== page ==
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Old 03-29-10, 09:24 PM   #2
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Built-in Obsolescence is the term to which you are referring. It's just too expensive to stock parts for older "machines" of any type. You also found out that a new machine is likely less expensive (when the labor to refurbish it is figured in), and that basic new machine many times has more features than the old one.

The less expensive folders, which seem to have more proprietary parts, are going to be harder, more expensive and less desirable to refurbish later on.

That said, basic cleaning and maintenance can go a long way to lengthen any bicycles life. Your Brompton, in particular, should last your lifetime.
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Old 03-30-10, 11:13 AM   #3
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Quote:
Originally Posted by Foldable Two View Post
Built-in Obsolescence is the term to which you are referring. It's just too expensive to stock parts for older "machines" of any type. You also found out that a new machine is likely less expensive (when the labor to refurbish it is figured in), and that basic new machine many times has more features than the old one.

The less expensive folders, which seem to have more proprietary parts, are going to be harder, more expensive and less desirable to refurbish later on.

That said, basic cleaning and maintenance can go a long way to lengthen any bicycles life. Your Brompton, in particular, should last your lifetime.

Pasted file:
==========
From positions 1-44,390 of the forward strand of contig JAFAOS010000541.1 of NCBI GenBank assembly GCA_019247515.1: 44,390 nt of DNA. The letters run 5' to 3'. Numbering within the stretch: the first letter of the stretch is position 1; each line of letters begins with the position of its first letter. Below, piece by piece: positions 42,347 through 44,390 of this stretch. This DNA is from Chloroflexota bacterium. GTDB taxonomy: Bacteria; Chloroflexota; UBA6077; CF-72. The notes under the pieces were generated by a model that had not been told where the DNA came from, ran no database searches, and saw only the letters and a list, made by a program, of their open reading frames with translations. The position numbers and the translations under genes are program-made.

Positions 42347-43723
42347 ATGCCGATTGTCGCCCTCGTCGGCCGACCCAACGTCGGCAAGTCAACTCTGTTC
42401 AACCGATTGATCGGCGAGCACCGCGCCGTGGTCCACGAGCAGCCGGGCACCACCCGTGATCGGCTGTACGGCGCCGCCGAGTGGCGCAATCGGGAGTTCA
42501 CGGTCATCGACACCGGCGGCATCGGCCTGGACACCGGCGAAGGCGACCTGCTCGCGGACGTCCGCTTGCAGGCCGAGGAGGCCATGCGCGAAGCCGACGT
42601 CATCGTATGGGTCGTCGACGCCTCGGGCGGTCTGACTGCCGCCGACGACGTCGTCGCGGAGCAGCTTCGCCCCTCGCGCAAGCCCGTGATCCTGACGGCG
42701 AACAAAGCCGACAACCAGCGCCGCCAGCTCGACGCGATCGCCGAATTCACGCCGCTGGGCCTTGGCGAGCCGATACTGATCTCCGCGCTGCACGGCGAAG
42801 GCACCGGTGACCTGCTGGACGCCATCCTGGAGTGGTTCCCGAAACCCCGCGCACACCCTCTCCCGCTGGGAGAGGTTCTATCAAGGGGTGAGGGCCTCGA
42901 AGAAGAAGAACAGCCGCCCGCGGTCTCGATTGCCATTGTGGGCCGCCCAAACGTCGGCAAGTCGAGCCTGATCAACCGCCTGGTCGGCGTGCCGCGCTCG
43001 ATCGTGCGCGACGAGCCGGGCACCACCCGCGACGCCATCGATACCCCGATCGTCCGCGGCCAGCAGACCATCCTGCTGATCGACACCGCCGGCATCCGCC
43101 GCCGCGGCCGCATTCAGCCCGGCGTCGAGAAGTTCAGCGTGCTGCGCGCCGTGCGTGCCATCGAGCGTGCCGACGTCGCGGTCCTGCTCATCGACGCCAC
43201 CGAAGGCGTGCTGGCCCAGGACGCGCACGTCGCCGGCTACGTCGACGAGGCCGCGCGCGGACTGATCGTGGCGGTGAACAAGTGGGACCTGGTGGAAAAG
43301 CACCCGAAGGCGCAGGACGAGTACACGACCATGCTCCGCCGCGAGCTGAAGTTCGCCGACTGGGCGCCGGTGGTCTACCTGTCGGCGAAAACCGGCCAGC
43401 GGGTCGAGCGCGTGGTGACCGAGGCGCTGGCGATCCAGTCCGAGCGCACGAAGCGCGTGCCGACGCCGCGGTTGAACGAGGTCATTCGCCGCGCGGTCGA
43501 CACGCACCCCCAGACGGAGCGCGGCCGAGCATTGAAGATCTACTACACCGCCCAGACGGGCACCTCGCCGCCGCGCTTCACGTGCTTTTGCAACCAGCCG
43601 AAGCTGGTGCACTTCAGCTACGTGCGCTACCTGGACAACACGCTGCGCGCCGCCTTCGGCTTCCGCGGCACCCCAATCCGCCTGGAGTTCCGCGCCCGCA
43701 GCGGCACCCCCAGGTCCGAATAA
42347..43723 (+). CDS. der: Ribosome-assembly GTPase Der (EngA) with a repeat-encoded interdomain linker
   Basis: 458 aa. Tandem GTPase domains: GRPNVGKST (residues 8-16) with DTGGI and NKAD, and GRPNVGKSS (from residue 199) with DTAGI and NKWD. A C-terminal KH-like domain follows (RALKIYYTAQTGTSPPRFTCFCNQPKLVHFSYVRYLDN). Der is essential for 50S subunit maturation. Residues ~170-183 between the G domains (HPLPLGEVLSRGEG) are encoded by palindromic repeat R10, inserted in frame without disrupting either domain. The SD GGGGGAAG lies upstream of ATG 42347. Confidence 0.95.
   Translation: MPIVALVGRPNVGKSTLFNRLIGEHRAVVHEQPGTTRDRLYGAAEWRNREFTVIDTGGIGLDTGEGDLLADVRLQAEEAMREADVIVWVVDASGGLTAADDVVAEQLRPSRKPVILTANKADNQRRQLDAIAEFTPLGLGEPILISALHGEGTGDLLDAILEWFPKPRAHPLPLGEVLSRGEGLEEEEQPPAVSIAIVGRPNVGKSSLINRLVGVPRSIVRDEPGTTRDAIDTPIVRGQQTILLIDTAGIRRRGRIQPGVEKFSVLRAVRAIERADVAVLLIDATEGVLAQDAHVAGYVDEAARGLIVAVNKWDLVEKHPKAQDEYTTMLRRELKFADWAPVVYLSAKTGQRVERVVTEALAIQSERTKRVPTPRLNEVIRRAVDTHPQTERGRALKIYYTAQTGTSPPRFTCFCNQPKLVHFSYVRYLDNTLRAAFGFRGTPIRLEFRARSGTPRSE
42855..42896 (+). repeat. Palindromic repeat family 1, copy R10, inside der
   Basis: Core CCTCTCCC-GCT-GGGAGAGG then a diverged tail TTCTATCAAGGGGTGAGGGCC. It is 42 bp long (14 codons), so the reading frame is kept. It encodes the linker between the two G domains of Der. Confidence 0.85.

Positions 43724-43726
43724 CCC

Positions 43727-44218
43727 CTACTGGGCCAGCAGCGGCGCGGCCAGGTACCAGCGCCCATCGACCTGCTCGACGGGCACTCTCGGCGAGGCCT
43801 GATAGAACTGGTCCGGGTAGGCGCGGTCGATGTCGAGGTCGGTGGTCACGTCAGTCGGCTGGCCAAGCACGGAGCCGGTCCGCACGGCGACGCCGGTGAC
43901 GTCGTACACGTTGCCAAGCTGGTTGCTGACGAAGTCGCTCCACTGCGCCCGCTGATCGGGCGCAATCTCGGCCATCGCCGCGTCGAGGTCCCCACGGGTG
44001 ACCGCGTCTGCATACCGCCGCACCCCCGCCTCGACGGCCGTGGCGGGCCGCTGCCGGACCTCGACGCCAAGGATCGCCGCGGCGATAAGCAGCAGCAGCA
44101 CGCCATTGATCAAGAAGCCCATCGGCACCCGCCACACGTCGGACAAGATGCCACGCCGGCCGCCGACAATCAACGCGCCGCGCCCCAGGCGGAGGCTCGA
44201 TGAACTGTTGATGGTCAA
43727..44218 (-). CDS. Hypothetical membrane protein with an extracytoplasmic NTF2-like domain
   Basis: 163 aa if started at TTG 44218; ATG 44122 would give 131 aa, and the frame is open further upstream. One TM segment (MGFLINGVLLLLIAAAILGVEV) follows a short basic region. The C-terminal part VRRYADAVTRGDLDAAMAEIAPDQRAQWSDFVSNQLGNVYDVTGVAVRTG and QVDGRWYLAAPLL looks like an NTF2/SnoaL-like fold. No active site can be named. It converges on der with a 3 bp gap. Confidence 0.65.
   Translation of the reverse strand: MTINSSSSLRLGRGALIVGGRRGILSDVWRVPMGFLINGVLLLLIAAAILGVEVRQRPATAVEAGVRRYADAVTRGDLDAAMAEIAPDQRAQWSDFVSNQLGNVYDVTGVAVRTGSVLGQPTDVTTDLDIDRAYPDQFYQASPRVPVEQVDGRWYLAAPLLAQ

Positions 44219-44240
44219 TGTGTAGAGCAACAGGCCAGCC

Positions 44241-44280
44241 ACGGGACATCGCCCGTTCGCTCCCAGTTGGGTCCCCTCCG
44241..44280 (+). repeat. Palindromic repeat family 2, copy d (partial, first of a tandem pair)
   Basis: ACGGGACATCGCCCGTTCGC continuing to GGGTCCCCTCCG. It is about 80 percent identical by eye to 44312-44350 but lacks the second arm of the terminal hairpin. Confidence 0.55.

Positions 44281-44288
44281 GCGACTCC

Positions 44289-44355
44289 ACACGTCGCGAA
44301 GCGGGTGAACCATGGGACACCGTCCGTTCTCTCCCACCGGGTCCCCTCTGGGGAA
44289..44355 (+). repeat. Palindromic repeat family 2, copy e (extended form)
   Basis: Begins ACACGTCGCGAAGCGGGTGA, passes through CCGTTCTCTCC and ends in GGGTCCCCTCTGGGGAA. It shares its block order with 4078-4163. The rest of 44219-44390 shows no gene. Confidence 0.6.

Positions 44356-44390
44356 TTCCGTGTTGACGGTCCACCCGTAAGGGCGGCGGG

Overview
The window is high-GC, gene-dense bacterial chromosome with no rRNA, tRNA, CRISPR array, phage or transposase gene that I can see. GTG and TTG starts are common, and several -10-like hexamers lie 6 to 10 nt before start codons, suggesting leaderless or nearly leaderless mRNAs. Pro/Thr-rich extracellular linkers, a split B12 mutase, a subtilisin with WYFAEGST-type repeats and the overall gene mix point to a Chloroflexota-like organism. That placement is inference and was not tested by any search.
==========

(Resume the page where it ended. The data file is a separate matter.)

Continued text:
Agree with the basic cleaning & maintenance comment you gave here, Foldable Two. I do care for all the appliances & devices that I bought or were gifts & it does pay off in terms of extending their life cycles. I expect the Brompton to bury me!
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Old 03-30-10, 12:59 PM   #4
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Originally Posted by Foldable Two View Post
Built-in Obsolescence is the term to which you are referring. It's just too expensive to stock parts for older "machines" of any type. You also found out that a new machine is likely less expensive (when the labor to refurbish it is figured in), and that basic new machine many times has more features than the old one.
It's can also more economical for the user. Not always, but sometimes it's cheaper and easier to replace a broken model than it is to keep maintaining a more expensive one that's supposed to "last forever". Maintenance can't be automated in a factory and the one thing that will never ever get cheaper with inflation (and the march of technology) is the time of a human being.

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The less expensive folders, which seem to have more proprietary parts, are going to be harder, more expensive and less desirable to refurbish later on.
1. I don't think it's fair to characterize the less expensive folders as having more proprietary parts. Often times it's the opposite. Dahons, perhaps, being the exception in being both relatively inexpensive and proprietary. But the Brompton in particular stands out as a very expensive bike which is hugely proprietary, especially compared to some much cheaper alternatives like a Downtube.

2. I don't know about less desirable. R20 owners seem to have a sickness about their desire to fix things with are hard and expensive to fix.
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Old 03-30-10, 08:53 PM   #5
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You're right, but I think Downtube and Brompton are likely the exceptions on opposite ends of the price spectrum.